O’s mission failure
The man who said in 2009 that “if I don’t have this done in three years, then there’s going to be a one-term proposition” had better believe in the audacity of hope yet again: the hope that he was wrong.
To say Barack Obama hasn’t gotten “this done” is putting it mildly — if by “this” you mean an economy that is providing sufficient employment, sufficient opportunity and sufficient momentum for a populous nation that needs a certain level of growth in all these areas every month just to keep pace with the number of new workers who enter the playing field.
I don’t say this flippantly. The whole concept of the “social safety net” is that government should provide assistance to help those suffering from the immediate practical consequences of a problematic economy.
Food stamps aren’t supposed to be a permanent form of relief. They exist to help those in crisis (and to pour government dollars into the pockets of food-processing companies).
So it stands to reason that food stamps are more in use today than ever: We have more people out of work for longer periods of time than at any point since the Great Depression.
More than 46 million people in the United States are availing themselves of them.
That is more than a tragedy; it’s a horror.
The president who said, as he did a couple of months ago, that “the private sector is doing just fine” — when it is the private sector’s inability to employ so many that has led to this horror — is a man who has chosen to blind himself to the horror he has helped to perpetuate with his ill-designed and ill-conceived policies.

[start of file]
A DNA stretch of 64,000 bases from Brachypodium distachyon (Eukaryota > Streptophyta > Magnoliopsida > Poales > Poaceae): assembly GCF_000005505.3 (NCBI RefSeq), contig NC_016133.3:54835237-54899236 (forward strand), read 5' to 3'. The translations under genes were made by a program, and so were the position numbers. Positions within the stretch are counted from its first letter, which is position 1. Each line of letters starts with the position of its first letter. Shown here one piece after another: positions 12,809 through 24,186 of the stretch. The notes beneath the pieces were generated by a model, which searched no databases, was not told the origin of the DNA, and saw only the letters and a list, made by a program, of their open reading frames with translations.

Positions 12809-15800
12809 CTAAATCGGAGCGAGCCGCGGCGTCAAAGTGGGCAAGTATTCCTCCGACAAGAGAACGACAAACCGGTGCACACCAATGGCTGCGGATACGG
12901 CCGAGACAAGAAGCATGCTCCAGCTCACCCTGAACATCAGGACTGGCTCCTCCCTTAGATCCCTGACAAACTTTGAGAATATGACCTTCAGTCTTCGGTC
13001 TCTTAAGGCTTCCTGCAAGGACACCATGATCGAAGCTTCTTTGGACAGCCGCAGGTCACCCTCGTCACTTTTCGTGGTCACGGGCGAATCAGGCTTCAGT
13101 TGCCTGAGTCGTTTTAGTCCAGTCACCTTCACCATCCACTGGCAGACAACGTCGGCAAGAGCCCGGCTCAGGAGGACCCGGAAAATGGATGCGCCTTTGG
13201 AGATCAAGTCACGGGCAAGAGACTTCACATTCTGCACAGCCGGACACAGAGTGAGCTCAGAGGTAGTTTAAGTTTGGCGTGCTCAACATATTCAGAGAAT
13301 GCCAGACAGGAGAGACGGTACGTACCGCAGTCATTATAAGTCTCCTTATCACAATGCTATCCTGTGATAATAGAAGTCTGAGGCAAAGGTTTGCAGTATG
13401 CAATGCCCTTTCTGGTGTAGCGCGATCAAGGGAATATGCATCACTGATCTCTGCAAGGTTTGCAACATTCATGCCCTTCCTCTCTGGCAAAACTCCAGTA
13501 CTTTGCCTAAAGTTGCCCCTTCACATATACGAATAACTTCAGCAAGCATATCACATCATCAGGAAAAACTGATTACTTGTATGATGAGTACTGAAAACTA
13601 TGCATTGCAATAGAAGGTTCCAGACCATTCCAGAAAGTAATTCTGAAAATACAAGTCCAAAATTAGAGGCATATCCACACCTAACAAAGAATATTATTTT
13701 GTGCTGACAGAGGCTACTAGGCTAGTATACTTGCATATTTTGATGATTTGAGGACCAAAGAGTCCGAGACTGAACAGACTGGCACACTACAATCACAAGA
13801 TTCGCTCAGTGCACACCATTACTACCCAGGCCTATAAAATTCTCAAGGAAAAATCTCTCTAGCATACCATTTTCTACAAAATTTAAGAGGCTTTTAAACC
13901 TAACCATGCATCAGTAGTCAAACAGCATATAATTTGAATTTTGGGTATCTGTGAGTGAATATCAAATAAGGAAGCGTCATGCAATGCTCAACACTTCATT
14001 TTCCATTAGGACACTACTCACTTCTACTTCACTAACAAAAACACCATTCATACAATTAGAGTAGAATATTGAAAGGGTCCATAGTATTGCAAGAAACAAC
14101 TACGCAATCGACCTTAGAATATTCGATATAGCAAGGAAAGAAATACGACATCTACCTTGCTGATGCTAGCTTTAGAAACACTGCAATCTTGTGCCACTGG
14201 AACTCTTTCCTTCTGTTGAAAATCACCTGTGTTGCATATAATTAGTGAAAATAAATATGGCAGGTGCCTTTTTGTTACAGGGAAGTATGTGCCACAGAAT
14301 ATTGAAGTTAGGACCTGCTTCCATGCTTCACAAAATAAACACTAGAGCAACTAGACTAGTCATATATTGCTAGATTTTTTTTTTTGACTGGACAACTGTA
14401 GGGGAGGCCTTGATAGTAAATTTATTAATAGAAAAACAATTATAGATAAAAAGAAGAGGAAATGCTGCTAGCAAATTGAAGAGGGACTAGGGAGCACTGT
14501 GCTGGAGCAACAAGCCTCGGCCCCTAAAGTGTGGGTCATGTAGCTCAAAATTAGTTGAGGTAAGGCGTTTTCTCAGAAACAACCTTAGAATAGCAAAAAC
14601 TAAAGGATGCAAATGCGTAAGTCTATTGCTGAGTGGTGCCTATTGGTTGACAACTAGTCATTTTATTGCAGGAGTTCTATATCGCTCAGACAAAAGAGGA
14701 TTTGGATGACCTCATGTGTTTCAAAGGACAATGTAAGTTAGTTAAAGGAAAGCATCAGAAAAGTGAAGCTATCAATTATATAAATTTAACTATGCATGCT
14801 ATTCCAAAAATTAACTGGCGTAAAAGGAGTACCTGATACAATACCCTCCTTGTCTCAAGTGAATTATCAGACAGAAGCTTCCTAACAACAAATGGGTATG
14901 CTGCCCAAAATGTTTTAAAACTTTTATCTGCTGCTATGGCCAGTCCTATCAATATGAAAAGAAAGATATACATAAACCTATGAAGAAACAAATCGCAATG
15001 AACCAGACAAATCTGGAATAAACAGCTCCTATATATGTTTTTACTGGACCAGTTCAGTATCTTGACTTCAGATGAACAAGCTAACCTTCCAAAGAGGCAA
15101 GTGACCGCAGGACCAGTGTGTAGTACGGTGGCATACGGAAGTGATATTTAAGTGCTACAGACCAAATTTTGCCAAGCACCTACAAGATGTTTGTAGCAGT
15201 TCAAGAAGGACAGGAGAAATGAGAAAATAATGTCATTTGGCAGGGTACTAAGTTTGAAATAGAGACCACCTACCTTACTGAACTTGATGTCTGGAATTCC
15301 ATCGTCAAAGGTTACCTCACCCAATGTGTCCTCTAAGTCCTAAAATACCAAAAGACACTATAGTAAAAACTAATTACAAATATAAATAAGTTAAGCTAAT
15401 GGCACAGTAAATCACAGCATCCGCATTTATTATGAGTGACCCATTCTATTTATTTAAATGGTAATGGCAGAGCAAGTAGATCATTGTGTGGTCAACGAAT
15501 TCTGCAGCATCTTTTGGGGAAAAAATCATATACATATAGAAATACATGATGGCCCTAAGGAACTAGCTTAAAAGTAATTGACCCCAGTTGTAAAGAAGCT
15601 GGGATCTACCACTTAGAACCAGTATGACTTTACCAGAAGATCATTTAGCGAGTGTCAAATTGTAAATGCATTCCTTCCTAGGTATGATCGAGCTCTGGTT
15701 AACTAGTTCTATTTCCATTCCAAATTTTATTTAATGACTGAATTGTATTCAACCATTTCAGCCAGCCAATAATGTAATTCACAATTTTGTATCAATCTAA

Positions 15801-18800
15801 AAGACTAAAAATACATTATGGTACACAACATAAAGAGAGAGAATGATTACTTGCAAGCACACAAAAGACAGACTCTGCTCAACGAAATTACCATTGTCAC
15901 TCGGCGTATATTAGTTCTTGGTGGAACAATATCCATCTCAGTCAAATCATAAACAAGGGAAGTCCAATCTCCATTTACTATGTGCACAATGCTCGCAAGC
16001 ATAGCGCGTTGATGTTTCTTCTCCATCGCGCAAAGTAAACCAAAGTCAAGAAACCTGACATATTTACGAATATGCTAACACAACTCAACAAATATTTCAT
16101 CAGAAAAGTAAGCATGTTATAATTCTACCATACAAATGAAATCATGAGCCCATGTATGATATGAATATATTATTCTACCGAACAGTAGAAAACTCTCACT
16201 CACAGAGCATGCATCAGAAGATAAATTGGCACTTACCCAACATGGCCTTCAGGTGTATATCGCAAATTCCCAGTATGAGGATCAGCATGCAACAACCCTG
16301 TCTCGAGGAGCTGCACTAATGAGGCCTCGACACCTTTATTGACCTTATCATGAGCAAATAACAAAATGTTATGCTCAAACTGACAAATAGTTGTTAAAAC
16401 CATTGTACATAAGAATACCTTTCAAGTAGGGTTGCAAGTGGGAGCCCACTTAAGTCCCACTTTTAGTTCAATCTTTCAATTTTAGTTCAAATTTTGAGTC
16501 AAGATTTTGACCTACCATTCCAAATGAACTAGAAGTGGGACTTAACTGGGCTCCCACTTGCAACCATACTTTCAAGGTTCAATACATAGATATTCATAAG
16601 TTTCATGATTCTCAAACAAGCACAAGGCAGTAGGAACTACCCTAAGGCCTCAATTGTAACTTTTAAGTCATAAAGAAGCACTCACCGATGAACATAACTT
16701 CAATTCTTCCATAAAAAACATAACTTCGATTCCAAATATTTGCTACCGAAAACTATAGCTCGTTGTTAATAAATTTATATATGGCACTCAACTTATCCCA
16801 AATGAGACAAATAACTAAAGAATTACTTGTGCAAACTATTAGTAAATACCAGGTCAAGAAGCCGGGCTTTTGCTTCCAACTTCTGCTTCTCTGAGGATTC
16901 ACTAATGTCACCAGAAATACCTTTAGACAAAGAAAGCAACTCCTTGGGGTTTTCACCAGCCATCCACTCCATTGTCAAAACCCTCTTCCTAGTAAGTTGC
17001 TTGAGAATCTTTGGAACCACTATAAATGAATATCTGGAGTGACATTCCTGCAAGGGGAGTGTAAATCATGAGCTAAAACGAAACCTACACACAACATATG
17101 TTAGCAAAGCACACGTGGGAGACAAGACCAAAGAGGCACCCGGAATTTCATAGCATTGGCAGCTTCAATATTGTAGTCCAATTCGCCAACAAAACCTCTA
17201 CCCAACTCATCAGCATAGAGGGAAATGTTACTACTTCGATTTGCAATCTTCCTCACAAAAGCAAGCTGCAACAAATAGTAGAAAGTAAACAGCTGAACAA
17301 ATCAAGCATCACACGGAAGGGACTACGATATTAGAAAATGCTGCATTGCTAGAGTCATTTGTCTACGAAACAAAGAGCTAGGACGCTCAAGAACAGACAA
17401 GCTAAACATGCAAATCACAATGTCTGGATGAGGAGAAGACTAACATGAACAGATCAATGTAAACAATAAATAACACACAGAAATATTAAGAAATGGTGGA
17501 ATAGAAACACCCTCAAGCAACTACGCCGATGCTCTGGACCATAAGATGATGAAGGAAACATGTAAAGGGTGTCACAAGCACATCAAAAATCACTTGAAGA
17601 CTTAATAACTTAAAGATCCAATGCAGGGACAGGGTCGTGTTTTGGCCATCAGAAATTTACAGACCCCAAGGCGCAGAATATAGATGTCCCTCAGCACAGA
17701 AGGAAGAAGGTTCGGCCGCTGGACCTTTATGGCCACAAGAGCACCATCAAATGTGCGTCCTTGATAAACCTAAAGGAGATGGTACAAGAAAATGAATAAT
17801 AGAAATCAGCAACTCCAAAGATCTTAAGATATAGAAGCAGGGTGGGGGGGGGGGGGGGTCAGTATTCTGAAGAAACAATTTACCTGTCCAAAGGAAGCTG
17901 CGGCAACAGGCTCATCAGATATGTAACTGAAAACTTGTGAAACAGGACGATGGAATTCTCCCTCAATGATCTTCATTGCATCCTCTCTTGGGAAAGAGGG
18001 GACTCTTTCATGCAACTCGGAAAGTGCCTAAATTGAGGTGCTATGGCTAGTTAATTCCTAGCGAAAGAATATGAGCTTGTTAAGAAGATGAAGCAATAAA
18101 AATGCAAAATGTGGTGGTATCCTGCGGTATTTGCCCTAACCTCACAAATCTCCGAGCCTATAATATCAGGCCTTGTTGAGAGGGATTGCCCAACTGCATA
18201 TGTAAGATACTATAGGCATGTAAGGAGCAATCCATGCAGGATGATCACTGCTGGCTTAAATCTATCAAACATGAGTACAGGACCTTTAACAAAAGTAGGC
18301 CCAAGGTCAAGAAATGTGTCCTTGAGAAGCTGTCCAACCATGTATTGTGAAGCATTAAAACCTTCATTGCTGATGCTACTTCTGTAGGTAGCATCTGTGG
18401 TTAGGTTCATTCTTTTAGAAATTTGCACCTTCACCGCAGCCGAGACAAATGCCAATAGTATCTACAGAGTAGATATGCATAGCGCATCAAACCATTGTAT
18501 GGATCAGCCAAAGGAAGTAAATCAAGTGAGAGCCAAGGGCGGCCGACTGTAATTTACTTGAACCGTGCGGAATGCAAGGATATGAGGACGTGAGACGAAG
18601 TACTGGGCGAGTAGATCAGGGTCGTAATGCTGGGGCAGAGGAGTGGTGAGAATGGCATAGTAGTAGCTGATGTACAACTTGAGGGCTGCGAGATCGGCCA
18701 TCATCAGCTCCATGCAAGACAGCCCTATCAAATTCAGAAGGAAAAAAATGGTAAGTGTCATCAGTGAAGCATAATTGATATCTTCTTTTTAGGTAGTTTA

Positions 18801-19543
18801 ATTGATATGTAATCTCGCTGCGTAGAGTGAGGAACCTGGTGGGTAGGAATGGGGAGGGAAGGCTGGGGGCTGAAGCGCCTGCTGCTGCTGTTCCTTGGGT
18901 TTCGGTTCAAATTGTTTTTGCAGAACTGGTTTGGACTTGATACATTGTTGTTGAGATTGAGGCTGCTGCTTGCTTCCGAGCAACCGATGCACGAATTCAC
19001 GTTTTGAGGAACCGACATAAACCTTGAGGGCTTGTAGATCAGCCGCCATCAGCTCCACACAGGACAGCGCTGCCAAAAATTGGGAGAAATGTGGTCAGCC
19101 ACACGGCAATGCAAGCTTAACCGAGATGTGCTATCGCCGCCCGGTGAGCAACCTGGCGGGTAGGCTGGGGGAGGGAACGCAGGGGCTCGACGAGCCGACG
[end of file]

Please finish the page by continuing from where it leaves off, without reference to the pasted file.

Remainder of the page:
All the signs suggest very little is going to improve until the end of the year — indeed, things may be getting worse.
Yesterday came news that US factory orders in June fell by half a percentage point. The early indications are that the number will prove to be almost exactly the same for July, with almost no hope for a turnaround in the coming months. Key portents suggest the manufacturing sector is now shrinking outright.
The weakening global economy, led by Europe’s slow-motion but steady collapse, is taking a sustained toll on the United States. China is decelerating. Hundreds of millions are without power in India, which will certainly have a depressive effect on its activity in weeks to come.
Low interest rates here at home were theoretically supposed to serve as a spur to new investment in manufacturing and the restocking of inventories, since they make doing all that much cheaper. But the decline in foreign markets has made new spending pointless at the moment.
“I don't see anything that suggests any major change over the next couple months,” said Bradley Holcomb, the chairman of the panel that measures manufacturing activity.
The jobs numbers from July show a significant gain from June’s, but at the same time the unemployment rate rose from 8.2 to 8.3 percent .
Urban centers are feeling the worst of it. The Labor Department reported yesterday that unemployment rates rose in 332 large metropolitan areas — and declined in only 29.
We’re now five years into our economic woes, with the mild recovery of 2010-2011 now giving way to something that looks perilously like stasis. Like Japan.
“The recession which kicked off Japan’s ‘lost decade’ lasted from 1991 to 1993,” notes Michael Feroli, an economist at JP Morgan. “Including the recovery experience from that recession is sobering: We are currently faring worse than Japan at the same point in their lost decade.”
Three months and four days to go, Mr. One-Term Proposition. We can only engage in the audacious hope that the change to follow isn’t too little, too late.